4MLD allows issuers to conduct SDD in situations that are identified as being low risk. SDD is not an exemption of CDD but rather an obligation to collect certain information on customers that constitute identity – for example name, date of birth and address – but coupled with a delayed obligation to verify that information or the possibility of applying a lighter degree of verification based on risk. The degree of risk is determined by the issuer and is based on certain factors listed in the annexes to 4MLD. These risk factors include customer, geographical, product and delivery channel risks .

Some industry players may fear an SDD approach in relation to POS distribution would still be too cumbersome a process. While entitled to postpone ID verification to a later stage or apply a lighter degree of verification, it would nevertheless require issuers to collect at least basic ID information upfront from customers. This not only causes friction for the customer at the POS but presents its own unique set of operational challenges – what information should be collected, how should it be stored, how are POS staff to be trained, what data protection implications are there?

These are not straightforward propositions to deal with and issuers may need to consider the use of technical solutions or commercial collaborations to help gather requisite ID information where this is needed. Leveraging additional time at the product purchase stage to fully verify ID does however provide some potential to maintain reasonable compliance costs without compromising on an uncomplicated customer experience. Critical to this approach will be the manner in which issuers set out their e-money risk assessments and how these are viewed or accepted by member state regulatory authorities who have final say on the matter.

Outcomes – what’s in store for industry?

While 4MLD removes the more permissive CDD exemptions for e-money that were in place under 3MLD, there is an opportunity for regulators to balance the impact of this change by conducting fair and objective risk assessments concerning e-money. Based on these risk assessments, issuers could be afforded an opportunity to employ less restrictive SDD on customers.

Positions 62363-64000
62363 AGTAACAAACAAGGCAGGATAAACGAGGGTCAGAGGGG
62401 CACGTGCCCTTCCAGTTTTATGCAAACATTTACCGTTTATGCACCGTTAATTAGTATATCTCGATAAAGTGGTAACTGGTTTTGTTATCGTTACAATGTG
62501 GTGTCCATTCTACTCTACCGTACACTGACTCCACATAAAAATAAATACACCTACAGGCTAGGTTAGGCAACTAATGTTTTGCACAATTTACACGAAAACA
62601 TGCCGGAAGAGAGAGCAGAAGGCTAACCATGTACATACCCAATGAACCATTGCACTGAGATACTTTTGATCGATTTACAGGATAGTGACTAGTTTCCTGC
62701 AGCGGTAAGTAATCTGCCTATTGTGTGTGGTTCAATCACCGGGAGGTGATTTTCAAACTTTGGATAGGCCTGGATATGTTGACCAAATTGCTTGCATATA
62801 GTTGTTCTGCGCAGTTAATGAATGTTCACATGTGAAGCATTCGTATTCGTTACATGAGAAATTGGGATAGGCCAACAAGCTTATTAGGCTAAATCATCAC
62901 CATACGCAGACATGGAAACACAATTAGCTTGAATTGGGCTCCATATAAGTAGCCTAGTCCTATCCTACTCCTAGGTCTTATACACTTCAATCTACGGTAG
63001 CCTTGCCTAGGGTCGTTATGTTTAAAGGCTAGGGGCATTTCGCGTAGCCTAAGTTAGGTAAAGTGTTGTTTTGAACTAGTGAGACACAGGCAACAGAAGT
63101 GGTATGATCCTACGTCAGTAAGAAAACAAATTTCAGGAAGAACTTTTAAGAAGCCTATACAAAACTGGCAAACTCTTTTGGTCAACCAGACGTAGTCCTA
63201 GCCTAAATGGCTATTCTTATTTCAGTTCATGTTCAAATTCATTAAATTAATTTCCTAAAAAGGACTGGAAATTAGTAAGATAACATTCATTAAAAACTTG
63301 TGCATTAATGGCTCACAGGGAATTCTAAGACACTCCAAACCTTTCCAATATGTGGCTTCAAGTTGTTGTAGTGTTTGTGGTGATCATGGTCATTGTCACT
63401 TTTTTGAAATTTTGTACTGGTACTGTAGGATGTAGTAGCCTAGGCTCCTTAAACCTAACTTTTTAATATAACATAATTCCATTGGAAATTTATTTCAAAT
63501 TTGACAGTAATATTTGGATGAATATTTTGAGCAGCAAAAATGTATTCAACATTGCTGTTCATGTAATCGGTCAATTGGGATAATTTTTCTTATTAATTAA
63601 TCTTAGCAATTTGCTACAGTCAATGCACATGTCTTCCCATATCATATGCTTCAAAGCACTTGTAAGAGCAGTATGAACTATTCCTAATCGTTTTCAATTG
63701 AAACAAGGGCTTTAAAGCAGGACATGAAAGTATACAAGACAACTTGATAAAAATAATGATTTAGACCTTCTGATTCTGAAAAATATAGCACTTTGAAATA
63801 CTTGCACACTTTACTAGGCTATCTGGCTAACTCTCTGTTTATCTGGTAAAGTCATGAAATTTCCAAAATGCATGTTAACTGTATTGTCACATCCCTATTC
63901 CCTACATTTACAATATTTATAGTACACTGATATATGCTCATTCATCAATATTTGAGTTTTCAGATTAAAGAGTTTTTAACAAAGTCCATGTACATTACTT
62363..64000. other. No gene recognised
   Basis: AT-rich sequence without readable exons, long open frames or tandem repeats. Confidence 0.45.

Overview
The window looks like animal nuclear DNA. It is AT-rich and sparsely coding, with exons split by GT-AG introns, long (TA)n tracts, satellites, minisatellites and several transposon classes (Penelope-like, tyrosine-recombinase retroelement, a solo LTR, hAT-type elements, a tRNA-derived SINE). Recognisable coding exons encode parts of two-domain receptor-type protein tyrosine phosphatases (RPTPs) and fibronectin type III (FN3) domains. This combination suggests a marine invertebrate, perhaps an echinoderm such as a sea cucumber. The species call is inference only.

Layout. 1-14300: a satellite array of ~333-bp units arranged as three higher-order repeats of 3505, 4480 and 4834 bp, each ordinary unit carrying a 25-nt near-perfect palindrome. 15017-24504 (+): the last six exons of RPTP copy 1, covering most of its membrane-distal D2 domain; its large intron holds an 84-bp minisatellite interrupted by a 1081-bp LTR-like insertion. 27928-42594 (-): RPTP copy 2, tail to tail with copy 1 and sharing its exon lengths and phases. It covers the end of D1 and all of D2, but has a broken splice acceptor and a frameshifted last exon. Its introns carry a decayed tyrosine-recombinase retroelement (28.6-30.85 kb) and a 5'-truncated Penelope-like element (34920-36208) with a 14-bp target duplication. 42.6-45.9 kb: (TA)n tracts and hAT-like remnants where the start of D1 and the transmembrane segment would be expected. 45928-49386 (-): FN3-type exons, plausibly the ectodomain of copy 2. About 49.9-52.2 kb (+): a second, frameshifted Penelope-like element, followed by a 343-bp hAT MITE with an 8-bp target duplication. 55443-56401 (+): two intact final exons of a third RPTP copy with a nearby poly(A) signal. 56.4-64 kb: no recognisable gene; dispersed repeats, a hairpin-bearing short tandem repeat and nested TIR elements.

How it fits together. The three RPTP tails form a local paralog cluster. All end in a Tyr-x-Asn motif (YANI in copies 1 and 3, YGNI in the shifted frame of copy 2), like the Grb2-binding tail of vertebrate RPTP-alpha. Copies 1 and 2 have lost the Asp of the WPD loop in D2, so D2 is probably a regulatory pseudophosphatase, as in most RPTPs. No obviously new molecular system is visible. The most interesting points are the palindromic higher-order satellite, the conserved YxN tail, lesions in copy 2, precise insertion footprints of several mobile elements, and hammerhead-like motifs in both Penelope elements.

The challenge that industry faces will be the level of subjectivity afforded to regulatory authorities in terms of their risk assessments. This may lead to a fragmented and non-harmonised approach to the adoption of SDD across EU member states. Issuers based in member states with a risk averse approach to e-money would need to adapt their sales and compliance strategies otherwise may be left dealing with curtailed business opportunities. Regulatory authorities must therefore be pragmatic yet objective when considering such risk assessments in order to further industry developments and support growth and competition within the single market.

Another challenge for industry is dealing with uncertainty as the European Commission has indicated its intention to impose additional restrictions on e-money products in the wake of the recent terrorist attacks perpetrated in Europe. This means even further developments are in store for the e-money regulatory landscape in 2016. It is not yet clear what these developments may entail but it could reasonably be expected that a decrease in the hard exemption (load/redemption) limits will be proposed. The European Commission is looking to fast track implementation of any requisite legislative changes regarding additional restrictions and has also requested that member states transpose 4MLD into national law by the end of 2016.

Given the scope and timing of upcoming regulatory changes, e-money issuers should start reviewing and planning their own product risk assessments in a manner that is objective and proportionate to the risk the business faces. Issuers would be well placed to also consider alternative methods of collecting customer ID information in a manner that helps minimise potential friction at the POS. Although there is some degree of uncertainty regarding the extent of change facing industry, what is clear is that issuers will need to start considering their own risk assessments, sales and compliance strategies in order to adequately cope with the new regulations.